“Something up, Sig? I thought I heard you shouting.”
“Well I thought I heard you screaming.”
“Just a little surprised when the lighter thingy went out. Couldn’t see any reason for it, though I did think the air was a little tight.”
“Tight?” said Ruspa.
“You know, hard to breath. To be honest I was just thinking of turning round when the light went. Here, can you get it lit again?”
They fumbled around in the dark trying to locate each other’s hand.
“As I said to Sigrid,” Ruspa reminded them as he flicked the lever causing green sparks that caught the oily wick and gave them sight once more, “It is very likely the air down there is poisoned.”
Angren frowned. That didn’t quite explain it. “Actually, it was more as if the air was getting less, thinner, as though the goodness was being sucked out of it. ”
“Amounts to the same thing.”
“Does it? Well anyway, I think that’s why the tunnel seems so unpleasant. I don’t think there’s anything down there that’ll give us any trouble.”
“No demons or monsters waiting to attack then?”
“I shouldn’t think so ‘Berta,” said Angren, but then added with a laugh, “Mind you, I don’t always get it right. So, just in case, let’s get out of here; and find some better air.”
No one objected to that and Ruspa set off again at an increased pace, seemingly keen to put some distance between himself and the mysterious tunnel.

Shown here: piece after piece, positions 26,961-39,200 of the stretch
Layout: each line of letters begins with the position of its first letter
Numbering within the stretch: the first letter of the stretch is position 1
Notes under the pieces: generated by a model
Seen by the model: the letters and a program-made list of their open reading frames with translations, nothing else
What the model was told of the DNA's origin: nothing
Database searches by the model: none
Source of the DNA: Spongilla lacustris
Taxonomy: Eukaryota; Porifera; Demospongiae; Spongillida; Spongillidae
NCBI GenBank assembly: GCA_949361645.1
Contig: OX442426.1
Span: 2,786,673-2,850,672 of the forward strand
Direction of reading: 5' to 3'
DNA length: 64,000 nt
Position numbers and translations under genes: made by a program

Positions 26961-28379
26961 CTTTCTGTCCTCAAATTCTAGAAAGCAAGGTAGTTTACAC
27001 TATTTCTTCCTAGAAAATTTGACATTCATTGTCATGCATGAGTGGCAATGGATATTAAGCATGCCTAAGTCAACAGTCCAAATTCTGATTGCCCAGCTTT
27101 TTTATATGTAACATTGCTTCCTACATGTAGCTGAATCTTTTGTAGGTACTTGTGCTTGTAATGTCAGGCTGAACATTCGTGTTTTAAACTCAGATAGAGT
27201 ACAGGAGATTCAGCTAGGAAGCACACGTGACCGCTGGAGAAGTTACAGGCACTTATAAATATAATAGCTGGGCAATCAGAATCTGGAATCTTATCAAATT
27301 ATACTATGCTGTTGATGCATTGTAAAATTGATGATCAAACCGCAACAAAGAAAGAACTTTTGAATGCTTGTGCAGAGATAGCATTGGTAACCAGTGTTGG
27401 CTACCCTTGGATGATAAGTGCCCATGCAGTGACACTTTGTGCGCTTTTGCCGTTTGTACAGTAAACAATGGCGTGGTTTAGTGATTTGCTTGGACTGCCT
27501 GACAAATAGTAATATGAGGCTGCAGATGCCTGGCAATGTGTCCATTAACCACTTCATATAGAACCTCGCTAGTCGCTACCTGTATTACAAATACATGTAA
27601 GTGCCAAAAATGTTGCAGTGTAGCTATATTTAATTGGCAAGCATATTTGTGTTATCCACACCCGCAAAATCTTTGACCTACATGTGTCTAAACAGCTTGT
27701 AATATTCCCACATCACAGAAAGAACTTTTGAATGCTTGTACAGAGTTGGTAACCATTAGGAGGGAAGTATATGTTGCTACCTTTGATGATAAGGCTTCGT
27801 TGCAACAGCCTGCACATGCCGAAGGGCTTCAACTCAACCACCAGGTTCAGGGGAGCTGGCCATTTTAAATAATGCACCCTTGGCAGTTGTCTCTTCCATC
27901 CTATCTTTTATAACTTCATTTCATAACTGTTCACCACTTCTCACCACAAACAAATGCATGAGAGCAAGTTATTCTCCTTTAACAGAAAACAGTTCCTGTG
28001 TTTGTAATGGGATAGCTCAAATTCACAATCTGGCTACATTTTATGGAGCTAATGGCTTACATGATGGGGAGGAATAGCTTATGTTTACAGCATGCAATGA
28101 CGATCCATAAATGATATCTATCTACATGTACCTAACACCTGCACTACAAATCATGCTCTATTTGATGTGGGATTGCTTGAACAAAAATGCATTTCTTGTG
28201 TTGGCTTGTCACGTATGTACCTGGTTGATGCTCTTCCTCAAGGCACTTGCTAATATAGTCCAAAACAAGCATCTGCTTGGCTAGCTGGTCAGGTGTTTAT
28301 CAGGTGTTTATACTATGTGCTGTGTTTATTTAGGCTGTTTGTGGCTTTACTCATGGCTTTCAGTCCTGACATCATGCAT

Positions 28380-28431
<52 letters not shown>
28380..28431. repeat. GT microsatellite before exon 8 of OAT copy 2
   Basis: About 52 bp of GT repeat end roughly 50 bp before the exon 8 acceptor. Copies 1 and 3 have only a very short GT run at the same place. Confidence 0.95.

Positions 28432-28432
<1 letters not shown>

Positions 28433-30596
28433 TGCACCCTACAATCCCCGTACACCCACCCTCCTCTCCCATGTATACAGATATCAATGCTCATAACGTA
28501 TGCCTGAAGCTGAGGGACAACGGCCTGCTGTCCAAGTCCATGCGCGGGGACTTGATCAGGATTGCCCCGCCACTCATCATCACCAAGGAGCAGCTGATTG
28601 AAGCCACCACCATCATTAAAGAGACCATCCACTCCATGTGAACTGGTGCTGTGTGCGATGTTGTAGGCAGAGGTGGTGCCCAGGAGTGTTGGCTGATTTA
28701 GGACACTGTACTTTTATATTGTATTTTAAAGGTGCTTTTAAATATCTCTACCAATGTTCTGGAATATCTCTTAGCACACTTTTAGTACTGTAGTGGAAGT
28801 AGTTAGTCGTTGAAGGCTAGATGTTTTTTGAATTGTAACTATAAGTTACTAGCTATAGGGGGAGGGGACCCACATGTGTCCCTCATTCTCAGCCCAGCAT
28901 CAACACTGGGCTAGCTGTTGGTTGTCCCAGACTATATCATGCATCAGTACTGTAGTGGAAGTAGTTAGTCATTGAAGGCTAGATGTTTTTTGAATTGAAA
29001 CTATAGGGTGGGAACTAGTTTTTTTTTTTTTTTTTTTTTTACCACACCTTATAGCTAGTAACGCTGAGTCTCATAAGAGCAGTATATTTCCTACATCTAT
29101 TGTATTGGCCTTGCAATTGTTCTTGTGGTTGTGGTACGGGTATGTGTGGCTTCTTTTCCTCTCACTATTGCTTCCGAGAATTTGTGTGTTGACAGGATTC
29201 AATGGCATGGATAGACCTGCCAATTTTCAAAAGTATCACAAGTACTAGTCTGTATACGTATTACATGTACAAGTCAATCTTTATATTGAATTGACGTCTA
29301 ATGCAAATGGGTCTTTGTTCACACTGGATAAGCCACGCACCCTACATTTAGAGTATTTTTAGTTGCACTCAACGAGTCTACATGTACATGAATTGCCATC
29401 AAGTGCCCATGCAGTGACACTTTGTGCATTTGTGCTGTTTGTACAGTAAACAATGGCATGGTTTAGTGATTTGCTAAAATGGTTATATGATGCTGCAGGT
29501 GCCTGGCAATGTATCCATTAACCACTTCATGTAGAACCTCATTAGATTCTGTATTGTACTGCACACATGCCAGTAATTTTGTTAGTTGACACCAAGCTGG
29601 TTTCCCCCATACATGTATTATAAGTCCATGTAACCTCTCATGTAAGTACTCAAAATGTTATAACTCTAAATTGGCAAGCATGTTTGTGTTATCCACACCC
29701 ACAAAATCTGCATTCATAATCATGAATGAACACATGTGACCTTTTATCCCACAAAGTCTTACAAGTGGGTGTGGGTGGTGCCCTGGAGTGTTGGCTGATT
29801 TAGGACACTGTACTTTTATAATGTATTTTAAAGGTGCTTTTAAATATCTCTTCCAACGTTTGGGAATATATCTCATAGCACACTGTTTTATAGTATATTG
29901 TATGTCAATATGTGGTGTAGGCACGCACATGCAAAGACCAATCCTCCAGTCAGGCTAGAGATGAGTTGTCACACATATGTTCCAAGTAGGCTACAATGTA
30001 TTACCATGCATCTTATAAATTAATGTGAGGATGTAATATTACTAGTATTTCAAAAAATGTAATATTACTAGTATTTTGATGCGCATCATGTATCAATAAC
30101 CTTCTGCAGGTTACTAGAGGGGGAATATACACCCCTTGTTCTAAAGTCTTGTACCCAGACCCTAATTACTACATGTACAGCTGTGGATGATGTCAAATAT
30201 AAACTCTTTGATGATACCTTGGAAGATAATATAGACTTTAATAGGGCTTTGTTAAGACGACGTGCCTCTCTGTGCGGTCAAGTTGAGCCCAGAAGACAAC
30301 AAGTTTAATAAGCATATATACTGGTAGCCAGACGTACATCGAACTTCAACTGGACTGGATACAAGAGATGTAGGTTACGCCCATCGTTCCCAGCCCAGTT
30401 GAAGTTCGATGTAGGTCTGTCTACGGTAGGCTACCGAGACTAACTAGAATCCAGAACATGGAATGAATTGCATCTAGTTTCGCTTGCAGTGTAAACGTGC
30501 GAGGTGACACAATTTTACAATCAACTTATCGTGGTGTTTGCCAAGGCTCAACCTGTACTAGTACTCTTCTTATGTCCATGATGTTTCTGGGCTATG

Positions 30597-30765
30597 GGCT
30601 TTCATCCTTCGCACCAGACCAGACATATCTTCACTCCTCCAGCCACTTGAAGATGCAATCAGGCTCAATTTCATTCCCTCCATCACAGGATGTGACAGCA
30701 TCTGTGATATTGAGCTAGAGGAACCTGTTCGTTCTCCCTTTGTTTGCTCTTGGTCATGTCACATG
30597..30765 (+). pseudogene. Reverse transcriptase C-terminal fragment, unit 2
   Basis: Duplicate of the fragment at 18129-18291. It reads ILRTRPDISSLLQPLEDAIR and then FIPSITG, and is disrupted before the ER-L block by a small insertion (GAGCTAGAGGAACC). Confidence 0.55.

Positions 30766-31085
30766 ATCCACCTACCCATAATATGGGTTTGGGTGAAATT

They all crowded round when they reached the bars, so much so that Angren had to urge them back to give ‘Berta and Garaid the room to work. There was a little grumbling about this, and the echoes of so many people together bounced off the walls like the growling of some angry old dragon. More than one of them looked back into the gloom towards that other tunnel wondering whether the echoes might have a different source.
“Shush, you lot,” ‘Berta whispered so loudly that everyone heard. “I want to listen.”
The light of honest day illuminated her face. As the noise in the tunnel subsided those nearest the opening strained to listen with ‘Berta’s ears to discover some clue as to what lay beyond the long grass and weeds screening the world beyond from view. The wind was still blustering and the roaring sound of the fire in the distance continued. Birds in a panic flew high in the sky calling in many voices. But there was no sound of human activity. They all listened for a good five minutes but there was nothing to be heard and they began to breathe a little more easily.
“Right ‘Berta, Garaid, lets have those bars down,” said the Captain. “I’ve had enough of being a captive.”
There was a general “aye” to that and so the two of them put their backs into it. It didn’t take long. Angren, not a weakling himself, couldn’t help admiring the pair of them. Garaid grunted a bit with the effort of pushing and then pulling as they struggled to loosen the bars from the earth that had encased this gate for so many years but ‘Berta took it all in her stride and gave the impression she was not much challenged. The joints where the three cross bars met the five verticals, well enough rusted to be brittle, soon gave way to their combined strength, and, with something of a clang and clatter, the uprights were free.
Angren stepped up. “Good work men.”
‘Berta gave him a black look.
Angren shrugged and then grinned.“Never get the right words, do I. Not to worry, it was well done. Right: now for a little less power and a bit more stealth. Get everyone through; Ruspa and me’ll take a good look around. C’mon, while it’s still quiet.”
And without waiting for assent or dissent, Angren and Ruspa scrambled through the open gateway and disappeared into the scenery.
“Well,” said the Captain, “You heard the man. Let’s get out of here.”
And so they did.
Next Demonography (a)
Wilf Kelleher Jones
A Song of Ages
21/02/2012 wkj fantasy